Pollution from Coal

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CAN/HEAL/Sandbag/WWF report

Europe's Dark Cloud - How coal-burning countries are making their neighbours sick Dave Jones (Sandbag), Julia Huscher (Health and Environment Alliance (HEAL)), Lauri Myllyvirta and Rosa Gierens (Greenpeace), Joanna Flisowska and Kathrin Gutmann (Climate Action Network (CAN) Europe), Darek Urbaniak and Sarah Azau (WWF European Policy Office); CAN, HEAL, Sandbag, WWF; Jun 2016

This report assesses the cross-border health impacts of coal-burning for power generation for the first time. It finds that:
  • Coal plants in Germany and Poland alone cause over 7,000 premature deaths abroad - 4,700 from Poland and 2,500 from Germany.
  • Coal plants in the Netherlands cause over 200 premature deaths abroad.
  • Coal plants in Romania cause 1,600 deaths abroad.
  • Coal plants in the UK cause 1,300 premature deaths abroad.
  • Coal plants in the Czech Republic cause 1,300 premature deaths abroad.
  • The biggest health impacts from coal abroad are seen in France with 1,200 premature deaths caused by coal pollution from Germany, the UK, Poland, Spain and the Czech Republic alone.

Report: Germany suffers more coal-linked deaths than rest of EU James Crisp; EURACTIV.com; 5 Jul 2016

Germany – home to the much-hailed ‘Energiewende’ green revolution – suffered more premature deaths linked to coal plant pollution than any other EU member state, research by health and environment campaigners has found.
Analysis of 257 of 280 coal-fired power plants in the EU found that their 2013 emissions caused over 22,900 deaths, tens of thousands of illnesses from heart disease to bronchitis, and up to €62.3 billion in health costs.
3,630 people in Germany died from coal-related illnesses in 2013, according to the report by the Health and Environment Alliance, Climate Action Network Europe, WWF European Policy Office and Sandbag.
1,860 deaths were traced to coal plants in Germany, which is moving to a low-carbon energy system. The Energiewende (energy switch-over) will require the retirement of most, if not, all coal powered generation in Germany.
The remaining 1,770 premature deaths were traced to pollution caused by coal plants in other EU countries. Polish pollution claimed 630 of those lives, the research claims.
Germany buys cheap coal-fired energy from Poland to pick up the slack left by the abandonment of nuclear power after the Fukushima disaster.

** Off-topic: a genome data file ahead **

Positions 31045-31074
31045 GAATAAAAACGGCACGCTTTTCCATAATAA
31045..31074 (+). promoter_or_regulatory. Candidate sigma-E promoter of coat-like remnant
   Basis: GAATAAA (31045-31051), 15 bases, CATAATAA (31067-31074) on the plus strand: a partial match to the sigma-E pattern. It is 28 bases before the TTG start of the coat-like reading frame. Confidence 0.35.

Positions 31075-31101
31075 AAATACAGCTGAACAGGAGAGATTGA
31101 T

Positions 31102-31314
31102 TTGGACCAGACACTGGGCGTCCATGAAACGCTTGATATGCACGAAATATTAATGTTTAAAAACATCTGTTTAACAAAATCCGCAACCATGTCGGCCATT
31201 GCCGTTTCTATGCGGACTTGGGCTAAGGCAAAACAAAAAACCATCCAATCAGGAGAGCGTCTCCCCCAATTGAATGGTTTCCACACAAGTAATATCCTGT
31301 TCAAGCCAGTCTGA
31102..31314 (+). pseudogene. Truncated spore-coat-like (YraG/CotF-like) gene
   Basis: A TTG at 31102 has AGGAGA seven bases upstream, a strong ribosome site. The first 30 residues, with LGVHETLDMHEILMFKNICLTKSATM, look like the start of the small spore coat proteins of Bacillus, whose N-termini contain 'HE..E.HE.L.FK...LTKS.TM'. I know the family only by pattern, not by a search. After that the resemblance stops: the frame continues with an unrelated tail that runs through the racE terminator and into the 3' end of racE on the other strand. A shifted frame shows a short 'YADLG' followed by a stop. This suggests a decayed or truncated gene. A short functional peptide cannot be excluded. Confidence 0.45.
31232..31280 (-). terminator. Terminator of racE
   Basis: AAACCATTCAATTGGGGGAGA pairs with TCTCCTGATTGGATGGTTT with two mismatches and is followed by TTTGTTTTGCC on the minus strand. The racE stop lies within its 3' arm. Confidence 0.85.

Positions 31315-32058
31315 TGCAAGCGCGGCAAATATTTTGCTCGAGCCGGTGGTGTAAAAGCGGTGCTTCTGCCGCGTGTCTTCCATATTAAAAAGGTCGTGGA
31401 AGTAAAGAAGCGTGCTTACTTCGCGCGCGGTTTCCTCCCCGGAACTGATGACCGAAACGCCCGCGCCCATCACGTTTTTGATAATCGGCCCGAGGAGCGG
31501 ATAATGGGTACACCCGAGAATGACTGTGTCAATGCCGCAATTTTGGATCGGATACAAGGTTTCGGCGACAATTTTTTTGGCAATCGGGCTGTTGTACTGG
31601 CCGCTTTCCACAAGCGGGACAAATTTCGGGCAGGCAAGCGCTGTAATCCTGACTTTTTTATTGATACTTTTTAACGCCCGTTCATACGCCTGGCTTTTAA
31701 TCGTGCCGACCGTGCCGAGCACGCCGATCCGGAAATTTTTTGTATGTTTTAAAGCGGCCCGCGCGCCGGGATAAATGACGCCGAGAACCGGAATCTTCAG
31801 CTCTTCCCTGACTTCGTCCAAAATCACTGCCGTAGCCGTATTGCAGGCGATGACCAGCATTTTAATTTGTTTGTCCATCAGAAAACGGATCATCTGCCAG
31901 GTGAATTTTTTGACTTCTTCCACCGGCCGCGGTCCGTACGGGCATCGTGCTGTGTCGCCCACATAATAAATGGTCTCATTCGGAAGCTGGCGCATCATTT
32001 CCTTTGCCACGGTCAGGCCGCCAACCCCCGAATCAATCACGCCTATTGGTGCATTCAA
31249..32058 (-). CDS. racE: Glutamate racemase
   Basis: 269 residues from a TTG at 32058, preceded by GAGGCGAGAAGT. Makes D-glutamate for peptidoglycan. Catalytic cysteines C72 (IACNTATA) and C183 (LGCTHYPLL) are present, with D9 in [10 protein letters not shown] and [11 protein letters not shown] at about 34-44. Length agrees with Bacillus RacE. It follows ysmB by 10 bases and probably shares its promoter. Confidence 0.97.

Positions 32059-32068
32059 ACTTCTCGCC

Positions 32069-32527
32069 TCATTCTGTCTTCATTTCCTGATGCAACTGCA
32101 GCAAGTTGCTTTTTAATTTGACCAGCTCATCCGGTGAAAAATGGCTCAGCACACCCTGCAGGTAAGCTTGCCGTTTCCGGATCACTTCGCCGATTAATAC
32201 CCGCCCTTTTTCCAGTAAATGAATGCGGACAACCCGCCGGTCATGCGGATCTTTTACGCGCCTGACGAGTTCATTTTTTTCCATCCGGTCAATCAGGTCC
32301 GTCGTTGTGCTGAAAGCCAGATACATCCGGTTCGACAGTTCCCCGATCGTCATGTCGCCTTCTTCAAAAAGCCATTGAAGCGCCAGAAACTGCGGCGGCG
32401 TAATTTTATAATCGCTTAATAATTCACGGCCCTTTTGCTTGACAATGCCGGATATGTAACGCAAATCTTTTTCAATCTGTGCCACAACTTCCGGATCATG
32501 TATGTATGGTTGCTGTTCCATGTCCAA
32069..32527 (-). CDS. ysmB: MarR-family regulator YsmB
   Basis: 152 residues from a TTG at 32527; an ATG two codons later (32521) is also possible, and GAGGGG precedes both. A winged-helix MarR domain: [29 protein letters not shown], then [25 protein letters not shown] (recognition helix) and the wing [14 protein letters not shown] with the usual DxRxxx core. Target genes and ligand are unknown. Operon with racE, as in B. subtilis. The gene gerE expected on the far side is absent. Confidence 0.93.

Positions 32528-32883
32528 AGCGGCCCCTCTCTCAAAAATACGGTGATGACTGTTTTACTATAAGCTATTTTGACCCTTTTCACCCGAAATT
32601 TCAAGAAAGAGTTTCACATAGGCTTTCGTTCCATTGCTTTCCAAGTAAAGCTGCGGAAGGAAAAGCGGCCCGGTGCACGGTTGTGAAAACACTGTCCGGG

But its domestic coal is also responsible for deaths in other member states, according to the report Europe’s Dark Cloud.
Germany is one of the top five countries whose coal power plants cause the most harm abroad. Poland causes 4,690 premature deaths abroad, Germany 2,490, Romania 1,660, Bulgaria 1,390 and the UK 1,350.

Coal dust kills 23,000 per year in EU: report Phys.org; 4 Jul 2016

Lung-penetrating dust from coal-fired power plants in the European Union claims some 23,000 lives a year and racks up tens of billions of euros in health costs, an NGO report said Tuesday.
Even as the bloc shifts towards renewable sources like wind and Sun energy, coal still accounted for 18 percent of the EU's greenhouse gas emissions in 2014 and a quarter of its electricity mix in 2015, said the analysis.
Emissions from 257 power plants for which data was available "were associated with 22,900 premature deaths in 2013," said the report entitled "Europe's dark cloud: How coal-burning countries make their neighbours sick".
There are a total of 280 coal-fired plants.
The study was compiled by researchers from four green energy lobby groups: the Health and Environment Alliance, the WWF, Climate Action Network Europe and Sandbag.
In addition to deaths, the report blamed coal plant pollution for nearly 12,000 new cases of chronic bronchitis and more than half-a-million asthma attacks in children in the EU in 2013.
The medical treatment required, as well as reduced productivity caused by absence from work, amassed "substantial costs" of 32.4 billion to 62.3 billion euros ($36 billion to $70 billion), said the report.
About 83 percent of deaths, some 19,000 in total, were blamed on inhalation of fine particulate matter, air-borne particles so small—under 2.5 micrometres in diameter—that they can enter deep into the lungs and bloodstream.
Hearth disease, cancer
"Most common causes of death connected to particulate matter exposure are strokes, heart disease, chronic lung disease or lung cancer," said the report.
It warned the particles "are transported hundreds of kilometres and across national borders, impacting the health of people both within the country of production and further afield."
The report listed the EU's worst offenders, attributing 4,690 premature deaths to coal power stations in Poland, 2,490 to Germany, 1,660 to Romania, 1,390 to Bulgaria and 1,350 to Britain.
The five countries most affected by pollution from their own as well as neighbouring countries were Germany with 3,630 deaths, Italy with 1,610, France with 1,380, Greece with 1,050, and Hungary with 700.
"Air pollution is responsible for millions of deaths worldwide," Roberto Bertollini, the World Health Organization (WHO) representative to the EU said in a statement.
"Higher temperatures from climate change will exacerbate the problem."
A similar study in the United States had attributed more than 13,000 premature deaths to coal pollution, while Indian research has blamed as many as 115,000 premature deaths and 20 million asthma cases per year on coal.